Local government officials such as Micozzie may dislike the property tax, but they are also stuck with it. State law offers few alternatives. Micozzie said he has looked into relying more on earned income tax than property levies, but too many of the township’s more than 82,000 residents leave Upper Darby for work.

A September Franklin and Marshall College Poll found that Pennsylvania voters saw taxes as one of the state’s top issues, with better than 10 percent ranking it as the most important.

But not every town has had to succumb to the inevitability of politically unpopular tax hikes. Media Borough, for example, has not changed its municipal tax rate in 12 years.

“It hasn’t been magic,” said Brian Hall, president of the borough council.

The downtown area, with a thriving restaurant and retail district on State Street, has helped bring in increasing amounts of business tax revenue. Earned income tax revenue has increased in recent years as well, Hall said, because the walkable borough of about 5,300 has attracted new residents who are increasingly well-to-do.

“We recognize that Media is in a really good spot,” Hall said. “And we also recognize that part of that is because it’s in a really sweet spot. We are close to the Blue Route, and so the area has expanded and has made Media much more viable as a bedroom community or a commuting area into the city.”

Most of the more than 40 towns and boroughs in the Philadelphia region that have not raised the municipal portion of their tax bill in the last 10 years are smaller. Many of them do not have police or fire departments — a key factor that can increase budgets — instead relying on help from the state or neighbors.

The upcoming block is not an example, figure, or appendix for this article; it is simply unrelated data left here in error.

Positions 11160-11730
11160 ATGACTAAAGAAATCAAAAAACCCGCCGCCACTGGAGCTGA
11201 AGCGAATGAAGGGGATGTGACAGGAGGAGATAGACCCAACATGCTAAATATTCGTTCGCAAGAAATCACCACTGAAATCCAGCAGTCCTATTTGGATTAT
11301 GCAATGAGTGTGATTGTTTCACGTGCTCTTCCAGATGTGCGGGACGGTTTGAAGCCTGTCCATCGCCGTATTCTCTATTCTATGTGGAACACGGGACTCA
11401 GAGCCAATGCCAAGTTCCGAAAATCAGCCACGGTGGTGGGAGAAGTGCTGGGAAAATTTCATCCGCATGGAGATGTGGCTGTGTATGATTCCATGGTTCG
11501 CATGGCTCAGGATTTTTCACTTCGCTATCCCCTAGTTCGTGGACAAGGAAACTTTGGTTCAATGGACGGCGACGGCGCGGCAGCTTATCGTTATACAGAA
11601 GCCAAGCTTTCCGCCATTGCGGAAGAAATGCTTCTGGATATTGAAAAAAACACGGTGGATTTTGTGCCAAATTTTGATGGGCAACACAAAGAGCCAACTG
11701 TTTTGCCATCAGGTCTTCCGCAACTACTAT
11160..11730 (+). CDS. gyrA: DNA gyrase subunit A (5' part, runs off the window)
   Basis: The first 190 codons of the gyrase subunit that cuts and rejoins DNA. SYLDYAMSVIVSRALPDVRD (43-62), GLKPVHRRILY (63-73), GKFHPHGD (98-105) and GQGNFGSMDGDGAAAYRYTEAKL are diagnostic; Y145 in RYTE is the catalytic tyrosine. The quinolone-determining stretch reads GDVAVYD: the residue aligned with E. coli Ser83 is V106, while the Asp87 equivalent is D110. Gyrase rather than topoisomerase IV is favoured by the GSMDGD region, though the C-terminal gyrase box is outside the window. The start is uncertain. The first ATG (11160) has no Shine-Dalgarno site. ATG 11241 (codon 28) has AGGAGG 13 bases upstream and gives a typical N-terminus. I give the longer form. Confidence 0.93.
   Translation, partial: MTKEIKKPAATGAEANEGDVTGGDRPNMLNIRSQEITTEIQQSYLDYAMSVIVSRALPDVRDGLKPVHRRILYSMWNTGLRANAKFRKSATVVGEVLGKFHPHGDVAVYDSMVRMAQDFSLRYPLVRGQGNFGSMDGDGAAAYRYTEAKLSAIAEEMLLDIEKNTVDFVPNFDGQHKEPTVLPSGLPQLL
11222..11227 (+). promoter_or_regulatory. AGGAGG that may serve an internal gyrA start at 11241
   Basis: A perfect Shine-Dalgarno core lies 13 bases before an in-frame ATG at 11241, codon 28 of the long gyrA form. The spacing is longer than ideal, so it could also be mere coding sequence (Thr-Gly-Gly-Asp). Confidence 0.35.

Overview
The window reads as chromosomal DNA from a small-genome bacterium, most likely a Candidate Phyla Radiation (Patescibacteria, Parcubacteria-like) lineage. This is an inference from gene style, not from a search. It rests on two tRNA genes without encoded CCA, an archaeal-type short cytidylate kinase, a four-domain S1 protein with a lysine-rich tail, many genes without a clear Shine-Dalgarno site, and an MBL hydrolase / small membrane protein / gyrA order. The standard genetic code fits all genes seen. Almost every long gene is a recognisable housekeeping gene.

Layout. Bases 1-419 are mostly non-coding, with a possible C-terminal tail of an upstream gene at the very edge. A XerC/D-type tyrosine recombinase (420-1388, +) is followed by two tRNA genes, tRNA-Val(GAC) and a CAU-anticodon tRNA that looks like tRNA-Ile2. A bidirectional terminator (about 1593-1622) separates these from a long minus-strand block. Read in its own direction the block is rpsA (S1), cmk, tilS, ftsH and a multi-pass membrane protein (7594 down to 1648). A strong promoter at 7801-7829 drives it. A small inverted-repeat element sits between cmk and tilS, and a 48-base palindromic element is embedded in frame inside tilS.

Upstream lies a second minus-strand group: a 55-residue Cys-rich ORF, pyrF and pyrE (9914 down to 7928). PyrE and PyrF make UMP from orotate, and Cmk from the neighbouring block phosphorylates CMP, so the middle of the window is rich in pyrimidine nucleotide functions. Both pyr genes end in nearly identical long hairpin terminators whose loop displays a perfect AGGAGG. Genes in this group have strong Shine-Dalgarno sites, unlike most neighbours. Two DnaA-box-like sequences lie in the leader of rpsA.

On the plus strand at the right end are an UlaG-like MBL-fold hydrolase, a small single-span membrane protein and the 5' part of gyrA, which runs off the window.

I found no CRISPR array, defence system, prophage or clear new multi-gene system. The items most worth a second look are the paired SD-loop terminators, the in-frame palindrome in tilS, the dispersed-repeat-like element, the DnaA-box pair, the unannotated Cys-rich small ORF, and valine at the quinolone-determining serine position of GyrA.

As with the schools, towns confront rising costs that are outside of their control, including police and pension expenses. State law gives officials no other option but to raise property taxes, according to a Pennsylvania Economy League report published last year about municipal financial distress.

“Residents logically believe their municipal taxes are sufficient to pay for whatever the community deems is an appropriate level of services and municipal management,” the report stated. “But those taxes are largely subject to restrictions set by state law that make them inadequate.”

The state’s laws governing property assessments can also lead to problems for towns and taxpayers. Counties are not required to reassess properties regularly, which inevitably leads to unfair tax burdens for some homeowners and breaks for others. In Delaware County, officials are beginning a court-ordered reassessment that will take effect in 2021.

Meanwhile, in Upper Darby, Micozzie is just thinking ahead to this summer, when the school district will set its budget and tax rate for the coming year. If taxes increase, he said, he expects to receive phone calls from frustrated residents.

“The school tax is coming in July,” he said, “and I’ve got to give things up because I get hammered.”

This article contains a correction.